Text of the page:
I was raised by a man, whose love translated into elaborate soliloquies on physics and the wonders of the material world. As kids, we were initiated into Newtonian mechanics, the idea of multiple dimensions beyond our conception and the Einsteinian insistence that God “does not play dice”.
Strict causality was my father’s life philosophy. He imparted it to us via physics and through his deep suspicion of ‘randomness’. A+B must always lead to C. It couldn’t, for example, result in ‘oooo what a pretty flower’. His world was – and is – ordered into neat little compartments, each one precisely labelled according to content and function.
Growing up in this ethos, I too acquired a Newtonian outlook on life. And like this brand of physics, the rules seemed to work in my context, keeping my surroundings functional. There was great comfort in knowing that things follow from what came before, that every action had a specific consequence and that one could predict outcomes rather confidently. But I never learnt about the realm where these rules fall apart.
My father never taught me about quantum theory. I would see the Feynman Lectures on his bedside table but was never initiated into what it was all about. I learnt about Bohr and Heisenberg in school but never had a sense of what their theories implied in a larger sense. The grounding I had in classical, deterministic science was never shaken by the new consciousness of an unpredictable universe. Nor did it occur to me to wonder why my father left out such an essential chapter in the history of physics.
It is only now as I sit in my own home, separate from my father’s that I conjecture why that is. I wake up every morning in a panic, with every muscle in my body wound up tight, for reasons I don’t understand. I lie in bed in the pre-dawn hours, trying to dissect this anxiety and shortness of breath. I’m not afraid of ghosts or monsters. I’m not afraid of being single, female and living alone. I’m not afraid of what the world will think of me. I am afraid of something entirely different.
My father and mother were the essential cogs in the wheel of causality that kept my day-to-day existence functional. They were the A+B that allowed my life C to operate with precision and structured consequence. I have enjoyed the freedom that comes from having systems in place, with rules to follow. But at some point I began craving something more.
Now I am in my own home with no one else to set the rules. I have no pre-determined formula, no A+B=C. I can predict nothing beyond what I know of my self and my nature. The world I live in now is fraught with randomness and for the first time I begin to guess why my father never taught me quantum theory.
It was perhaps about fear and the unknown realm of worst-case scenarios. The terror of knowing you are at the vortex of all things uncertain. That bad things happen to good people and things go wrong in spite of best intentions.
I try to breathe through the panic but it doesn’t always work. So last night, I turned to physics again and found this buried in the biography of Albert Einstein – a nugget explaining the shattering idea of uncertainty in the quantum world:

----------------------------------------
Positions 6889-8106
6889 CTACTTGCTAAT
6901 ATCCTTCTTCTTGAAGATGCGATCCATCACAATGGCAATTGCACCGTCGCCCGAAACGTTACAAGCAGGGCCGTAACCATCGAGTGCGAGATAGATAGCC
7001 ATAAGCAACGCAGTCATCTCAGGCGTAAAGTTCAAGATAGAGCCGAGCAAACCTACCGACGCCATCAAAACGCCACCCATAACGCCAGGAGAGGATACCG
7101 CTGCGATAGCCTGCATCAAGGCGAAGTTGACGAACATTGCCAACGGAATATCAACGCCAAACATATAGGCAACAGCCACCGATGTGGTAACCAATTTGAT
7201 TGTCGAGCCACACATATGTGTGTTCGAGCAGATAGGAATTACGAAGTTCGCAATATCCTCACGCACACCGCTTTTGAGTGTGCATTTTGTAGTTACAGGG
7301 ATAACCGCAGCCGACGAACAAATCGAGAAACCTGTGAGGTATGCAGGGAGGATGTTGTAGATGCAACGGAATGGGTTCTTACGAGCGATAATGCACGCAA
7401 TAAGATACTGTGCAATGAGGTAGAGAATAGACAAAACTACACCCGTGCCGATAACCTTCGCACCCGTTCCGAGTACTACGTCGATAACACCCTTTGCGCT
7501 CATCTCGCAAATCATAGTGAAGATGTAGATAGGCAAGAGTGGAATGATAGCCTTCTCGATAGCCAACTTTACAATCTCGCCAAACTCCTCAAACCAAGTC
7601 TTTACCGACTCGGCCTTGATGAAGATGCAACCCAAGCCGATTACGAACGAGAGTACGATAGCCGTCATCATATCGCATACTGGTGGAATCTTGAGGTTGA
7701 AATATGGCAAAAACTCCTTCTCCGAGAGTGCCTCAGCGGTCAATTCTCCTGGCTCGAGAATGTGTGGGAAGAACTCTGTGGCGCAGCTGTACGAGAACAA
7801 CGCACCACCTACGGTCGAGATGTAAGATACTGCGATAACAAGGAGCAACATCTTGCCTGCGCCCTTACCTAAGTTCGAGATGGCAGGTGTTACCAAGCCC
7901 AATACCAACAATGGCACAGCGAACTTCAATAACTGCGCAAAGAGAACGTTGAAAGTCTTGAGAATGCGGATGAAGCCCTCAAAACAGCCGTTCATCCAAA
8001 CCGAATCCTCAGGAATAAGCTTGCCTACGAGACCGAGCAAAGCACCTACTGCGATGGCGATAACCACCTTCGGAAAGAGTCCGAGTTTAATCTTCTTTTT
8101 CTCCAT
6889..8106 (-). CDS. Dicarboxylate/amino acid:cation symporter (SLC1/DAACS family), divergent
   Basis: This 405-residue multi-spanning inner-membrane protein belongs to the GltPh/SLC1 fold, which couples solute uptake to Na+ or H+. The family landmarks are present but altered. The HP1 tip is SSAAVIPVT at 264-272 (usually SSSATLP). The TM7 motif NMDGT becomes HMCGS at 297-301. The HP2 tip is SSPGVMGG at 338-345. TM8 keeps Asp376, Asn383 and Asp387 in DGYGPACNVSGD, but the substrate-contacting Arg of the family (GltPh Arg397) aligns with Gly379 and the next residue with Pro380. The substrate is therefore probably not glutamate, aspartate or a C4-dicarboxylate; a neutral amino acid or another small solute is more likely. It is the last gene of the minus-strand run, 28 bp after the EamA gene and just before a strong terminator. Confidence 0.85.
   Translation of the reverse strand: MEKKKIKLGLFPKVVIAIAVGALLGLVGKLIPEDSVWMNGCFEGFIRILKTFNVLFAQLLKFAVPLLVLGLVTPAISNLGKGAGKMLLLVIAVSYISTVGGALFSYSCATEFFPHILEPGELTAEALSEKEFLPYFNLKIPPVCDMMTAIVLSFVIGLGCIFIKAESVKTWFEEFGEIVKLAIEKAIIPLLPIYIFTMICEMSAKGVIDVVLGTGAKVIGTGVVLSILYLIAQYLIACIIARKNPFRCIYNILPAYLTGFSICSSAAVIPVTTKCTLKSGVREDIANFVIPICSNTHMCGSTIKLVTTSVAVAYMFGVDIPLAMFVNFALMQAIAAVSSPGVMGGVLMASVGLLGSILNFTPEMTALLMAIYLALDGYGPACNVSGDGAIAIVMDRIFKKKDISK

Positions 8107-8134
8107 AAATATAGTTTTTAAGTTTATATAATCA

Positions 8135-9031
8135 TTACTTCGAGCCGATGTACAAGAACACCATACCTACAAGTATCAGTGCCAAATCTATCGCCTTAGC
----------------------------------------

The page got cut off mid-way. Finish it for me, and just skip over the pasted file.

“It is impossible to know, Heisenberg declared, the precise position of a particle, such as a moving electron, and its precise momentum (its velocity times its mass) at the same instant. The more precisely the position of the particle is measured, the less precisely it is possible to measure its momentum…
…The very act of observing something... affects the observation. But Heisenberg’s theory went beyond that. An electron does not have a definite position or path until we observe it. This is a feature of our universe, he said, not merely some defect in our observing or measuring abilities.
The uncertainty principle, so simple and yet so startling, was a stake in the heart of classical physics. It asserts that there is no objective reality – not even an objective position of a particle – outside of our observations.”
I allow this theory into me, not how a physicist might approve, but as the daughter of my father. I allow Heisenberg’s theory to show me a path out of panic to a place where chance is not necessarily a bad word.
In this world that I build, observation, or the way we are compelled to look at things around us, determines their nature. Just by our seeing, they acquire shape and form. Perhaps there is an objective reality somewhere out there – but I can’t reach it today. Neither could my father.
Perhaps we never needed to. Because what we missed was more relevant: the factor of our influence and the awareness that our personal power can impart to an idea, its reality.
The next time I meet my father I might ask him why he never told me the full version of the anecdote. Did he know it at all? Did he choose not to tell me? Or was it something he simply could not comprehend?
When Einstein said that God did not play dice, why did my father not tell me of Niels Bohr’s reply?
“Einstein, don't tell God what to do.”